The Chicken Lady: An Interview with Marianna Peeler

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Behind Marianna Peeler’s sweet smile lies a steely commitment to doing things right. She’s soft spoken, but her commitment to raising animals humanely is unshakeable. The birds at Peeler Farms in Floresville never see a cage. They spend their lives on pasture, eating green grass and forage under wide, blue Texas skies. Peeler supplements their feed with a non-GMO blend from Coyote Creek, and her chickens and eggs are some of the highest quality you’ll find anywhere. In addition to poultry products, our lucky customers enjoy Peeler grass fed beef–roasts, steaks, ground, and soup bones for nourishing broths. Working so hard to raise quality food can’t be easy, but Marianna makes it seem like a breeze. What makes this special lady tick? She stopped by Rain Lily Farm the other day for a visit–read on for insight and inspiration!

Why raise food for a living?

Because someone has to do it! I didn’t see too many people taking the steps to raise good, humanely treated and clean meats in my community. Plus, I am part of an agriculture family so starting my own farm was just an extension of a family with a long history of ranching and farming for me.

What is special about the food you grow?

Probably that’s it’s really raised, harvested, packed and delivered by me. Every aspect of the raising and caring for the animal is tended to by me, my children or my one farm employee, Melissa.

What inspires you?

The customers. The farm. I think seeing it all…the birds, the garden, the eggs and even the pests and predators. And, just getting my hands dirty is very inspirational!

Give us a little overview of a “day in the life” at Peeler Farms.

On a non-harvesting day, we start with checking to make sure all the animals made it through the night safely. Usually around 7am. Then we move on to feeding and cleaning and moving chicken coops. Eggs are gathered and then washed and packed up for customers. This takes up most of the morning! The afternoon is filled with garden work or fixing something! Something is always breaking or falling apart. We really don’t have an average day because every day holds some new challenge. These are just the things that have to be done before we tackle the next challenge.

What would we be surprised to hear is part of your “job description”?

Marketer/businesswoman. I never expected the marketing and business side of farming. Most people think a farmer has a nice quiet day with animals and gardens and goes home at the end of the day to their farmhouse! I spend most evenings and early morning on a computer sending invoices or updating social media sites. I don’t get to spend as much time actually farming as I’d prefer!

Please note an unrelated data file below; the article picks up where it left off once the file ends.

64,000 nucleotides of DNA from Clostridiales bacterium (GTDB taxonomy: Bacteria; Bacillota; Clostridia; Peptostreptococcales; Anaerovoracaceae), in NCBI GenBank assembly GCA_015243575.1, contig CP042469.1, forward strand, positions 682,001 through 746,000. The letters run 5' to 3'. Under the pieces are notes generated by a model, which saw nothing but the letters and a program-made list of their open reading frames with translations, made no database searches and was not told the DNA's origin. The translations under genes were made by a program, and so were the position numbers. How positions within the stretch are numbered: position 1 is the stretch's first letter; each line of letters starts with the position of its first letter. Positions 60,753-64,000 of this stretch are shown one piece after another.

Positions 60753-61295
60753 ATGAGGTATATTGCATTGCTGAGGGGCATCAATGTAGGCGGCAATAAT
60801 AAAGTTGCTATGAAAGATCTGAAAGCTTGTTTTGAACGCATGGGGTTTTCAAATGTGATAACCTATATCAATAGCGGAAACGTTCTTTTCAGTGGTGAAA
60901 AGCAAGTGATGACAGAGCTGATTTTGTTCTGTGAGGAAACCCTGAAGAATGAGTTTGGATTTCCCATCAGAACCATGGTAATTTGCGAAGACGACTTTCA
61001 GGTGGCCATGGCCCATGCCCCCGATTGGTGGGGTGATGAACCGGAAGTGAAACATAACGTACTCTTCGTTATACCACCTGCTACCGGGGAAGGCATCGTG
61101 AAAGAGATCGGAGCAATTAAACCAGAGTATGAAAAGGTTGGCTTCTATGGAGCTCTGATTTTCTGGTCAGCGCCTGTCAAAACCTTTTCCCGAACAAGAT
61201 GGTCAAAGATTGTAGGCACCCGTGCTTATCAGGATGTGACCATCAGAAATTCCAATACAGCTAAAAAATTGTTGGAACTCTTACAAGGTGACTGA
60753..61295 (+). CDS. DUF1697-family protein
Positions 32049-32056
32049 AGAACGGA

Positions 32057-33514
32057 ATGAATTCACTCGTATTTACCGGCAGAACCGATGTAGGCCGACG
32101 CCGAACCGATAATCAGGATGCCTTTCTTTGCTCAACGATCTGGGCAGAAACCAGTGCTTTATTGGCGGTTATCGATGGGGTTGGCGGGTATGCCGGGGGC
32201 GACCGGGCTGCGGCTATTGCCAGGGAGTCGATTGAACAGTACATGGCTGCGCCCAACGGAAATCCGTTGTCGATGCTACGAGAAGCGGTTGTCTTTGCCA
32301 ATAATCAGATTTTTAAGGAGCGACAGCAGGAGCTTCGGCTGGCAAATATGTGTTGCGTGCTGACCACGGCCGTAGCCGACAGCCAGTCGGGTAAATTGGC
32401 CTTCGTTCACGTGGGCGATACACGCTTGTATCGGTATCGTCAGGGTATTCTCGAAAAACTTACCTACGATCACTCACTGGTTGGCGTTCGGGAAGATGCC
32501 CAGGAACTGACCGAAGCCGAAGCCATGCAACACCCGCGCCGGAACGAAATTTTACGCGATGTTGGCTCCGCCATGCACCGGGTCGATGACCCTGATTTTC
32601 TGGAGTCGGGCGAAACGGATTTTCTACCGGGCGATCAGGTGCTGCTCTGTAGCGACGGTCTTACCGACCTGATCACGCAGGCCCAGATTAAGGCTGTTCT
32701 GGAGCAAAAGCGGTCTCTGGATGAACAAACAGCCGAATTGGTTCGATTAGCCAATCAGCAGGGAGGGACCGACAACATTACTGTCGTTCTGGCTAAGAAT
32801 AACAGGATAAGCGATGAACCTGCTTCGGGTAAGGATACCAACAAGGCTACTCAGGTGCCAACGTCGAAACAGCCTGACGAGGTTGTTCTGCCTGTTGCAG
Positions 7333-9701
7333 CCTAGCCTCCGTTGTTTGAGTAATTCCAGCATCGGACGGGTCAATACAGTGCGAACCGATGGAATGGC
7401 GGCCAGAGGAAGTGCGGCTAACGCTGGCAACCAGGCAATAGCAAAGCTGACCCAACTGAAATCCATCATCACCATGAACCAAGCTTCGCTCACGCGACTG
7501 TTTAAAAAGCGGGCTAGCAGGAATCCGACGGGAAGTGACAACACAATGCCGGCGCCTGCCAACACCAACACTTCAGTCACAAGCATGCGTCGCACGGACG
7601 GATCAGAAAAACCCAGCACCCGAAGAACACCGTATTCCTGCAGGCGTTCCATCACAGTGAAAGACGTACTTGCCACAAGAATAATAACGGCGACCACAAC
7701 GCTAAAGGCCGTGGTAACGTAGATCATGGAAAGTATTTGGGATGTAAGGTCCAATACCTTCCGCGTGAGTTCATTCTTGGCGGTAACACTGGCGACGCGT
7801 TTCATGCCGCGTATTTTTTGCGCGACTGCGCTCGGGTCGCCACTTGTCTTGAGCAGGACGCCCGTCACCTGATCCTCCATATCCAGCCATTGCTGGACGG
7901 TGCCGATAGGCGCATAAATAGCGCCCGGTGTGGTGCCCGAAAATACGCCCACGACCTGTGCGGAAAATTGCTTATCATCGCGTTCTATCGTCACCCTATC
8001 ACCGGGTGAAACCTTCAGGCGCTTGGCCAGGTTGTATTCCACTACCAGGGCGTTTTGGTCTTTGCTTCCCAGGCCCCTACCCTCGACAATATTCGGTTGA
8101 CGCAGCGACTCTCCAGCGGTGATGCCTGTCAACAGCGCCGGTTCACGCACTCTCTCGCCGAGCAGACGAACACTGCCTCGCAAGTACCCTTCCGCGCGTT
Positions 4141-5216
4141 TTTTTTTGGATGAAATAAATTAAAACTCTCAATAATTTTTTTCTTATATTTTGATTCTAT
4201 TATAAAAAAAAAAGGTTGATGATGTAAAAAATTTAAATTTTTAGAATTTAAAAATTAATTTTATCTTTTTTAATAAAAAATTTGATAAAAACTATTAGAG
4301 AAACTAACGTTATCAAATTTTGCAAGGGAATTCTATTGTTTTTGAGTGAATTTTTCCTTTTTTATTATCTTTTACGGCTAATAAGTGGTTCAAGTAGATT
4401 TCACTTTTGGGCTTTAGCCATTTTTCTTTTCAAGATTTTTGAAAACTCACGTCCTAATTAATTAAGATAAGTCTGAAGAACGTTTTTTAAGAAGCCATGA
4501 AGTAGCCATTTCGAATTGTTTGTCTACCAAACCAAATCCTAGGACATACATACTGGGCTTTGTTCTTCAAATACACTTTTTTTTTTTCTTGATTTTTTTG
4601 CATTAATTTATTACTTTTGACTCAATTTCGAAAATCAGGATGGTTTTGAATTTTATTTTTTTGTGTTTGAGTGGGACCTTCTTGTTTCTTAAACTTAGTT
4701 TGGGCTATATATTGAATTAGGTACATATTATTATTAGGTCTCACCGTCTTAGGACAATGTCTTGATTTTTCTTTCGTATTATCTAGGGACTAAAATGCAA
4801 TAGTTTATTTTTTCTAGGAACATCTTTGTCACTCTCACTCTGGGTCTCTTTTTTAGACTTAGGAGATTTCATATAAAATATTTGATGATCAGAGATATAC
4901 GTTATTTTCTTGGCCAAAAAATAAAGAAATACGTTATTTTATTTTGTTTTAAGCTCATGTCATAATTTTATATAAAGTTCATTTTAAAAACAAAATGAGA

What do you feel is the biggest obstacle faced today by folks who want to raise food sustainably for a living?

Enough hours in a day! I’m kidding… Probably, Finances and land. I think most farmers struggle to find good, productive land that is big enough, affordable and close enough to an urban area to sell their products. It’s usually very expensive to buy or lease.

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What is a farmer’s role in our society?

Definitely producing food. That should be most farmers main role and goal. To provide good, clean products to their community and beyond it, if possible.

Why should we buy local food?

To feed a farmer! And really, I am not kidding. Most of the local farmers have very small farms that they spend countless hours trying to make successful. We depend on our community to support us so we can thrive and expand. It’s a great way to support the community you live in AND eat healthy. And hands down, the taste and quality of the product is unmatched. If you think about it…it was probably in the ground or eating grass a very short time before you bought it.

What is the best news in food you’ve heard recently?

I am not sure it’s really news but I have been encouraged to see new people starting farms recently. It’s always good to have more small farms.

What do you wish more people knew about growing food?

The commitment it takes and how personal it is. It’s not a quick turn around on plants or animals. You have to really stick with the long term plans you made for yourself even when it all looks like it’s about to fail or was eaten by a coyote. You don’t get to buy a laying hen and then go to a market and sell eggs that week. It takes 6 months before they lay an egg. The same for a garden or grassfed cow. It’s a commitment. It’s also very personal. The farm and the animals are part of you. The product that is delivered each week is also part of you! That makes it very personal and hopefully, a source of great pride for each farmer. And a should be a source of pride for the consumer, as well.

What is one thing everyone can do (or a few simple things) to create a better, stronger food system?

Support a local farm. Go to farmers markets. Take a friend.

What are you cooking this week?

Chicken and beef. We have chicken and beef every day of the week! But Brussel sprouts and lots of spaghetti squash and butternut squash.

Favorite breakfast: Hard boiled eggs (Peeler Farms, of course) with a side of cooked quinoa that has almond milk and honey in it. It’s kinda like oatmeal but better.

Favorite comfort food: Chicken fried steak with lots of gravy

Favorite book about food: Does The Meat Buyer’s Guide to butchering meat count? I hope so.

Favorite cookbook: All my old Southern Living cookbooks my grandmother gave me. The ones they put out at the end of each year with all the recipes from the magazine for the past year.

Favorite in-season veggie: Spaghetti squash

Favorite food indulgence: Good, warm, old fashioned chocolate chip cookies. Or anything fried!

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